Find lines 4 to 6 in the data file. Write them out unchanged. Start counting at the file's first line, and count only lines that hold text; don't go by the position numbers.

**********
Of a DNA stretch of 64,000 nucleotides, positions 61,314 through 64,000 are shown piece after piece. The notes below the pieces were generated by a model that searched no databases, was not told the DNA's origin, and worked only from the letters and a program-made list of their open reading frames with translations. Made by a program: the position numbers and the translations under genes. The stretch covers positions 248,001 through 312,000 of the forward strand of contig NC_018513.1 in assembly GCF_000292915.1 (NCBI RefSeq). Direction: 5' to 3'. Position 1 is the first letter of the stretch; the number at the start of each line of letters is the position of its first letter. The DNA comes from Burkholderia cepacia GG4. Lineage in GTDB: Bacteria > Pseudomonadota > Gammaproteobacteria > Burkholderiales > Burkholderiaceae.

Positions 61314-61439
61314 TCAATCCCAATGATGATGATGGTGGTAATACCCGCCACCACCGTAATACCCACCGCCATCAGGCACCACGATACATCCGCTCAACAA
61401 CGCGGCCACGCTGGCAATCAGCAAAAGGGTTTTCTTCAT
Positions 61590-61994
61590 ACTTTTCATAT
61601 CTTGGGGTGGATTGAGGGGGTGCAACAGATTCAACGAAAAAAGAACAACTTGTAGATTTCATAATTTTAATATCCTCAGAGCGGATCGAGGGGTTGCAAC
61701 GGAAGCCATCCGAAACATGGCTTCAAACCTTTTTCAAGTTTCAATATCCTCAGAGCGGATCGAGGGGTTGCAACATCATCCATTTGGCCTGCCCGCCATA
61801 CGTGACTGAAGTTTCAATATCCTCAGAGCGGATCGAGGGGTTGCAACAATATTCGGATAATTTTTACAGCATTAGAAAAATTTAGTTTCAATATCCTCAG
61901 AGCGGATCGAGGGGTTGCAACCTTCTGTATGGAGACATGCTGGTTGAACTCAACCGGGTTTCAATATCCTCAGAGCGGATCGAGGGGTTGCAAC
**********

61401 CGCGGCCACGCTGGCAATCAGCAAAAGGGTTTTCTTCAT
Positions 61590-61994
61590 ACTTTTCATAT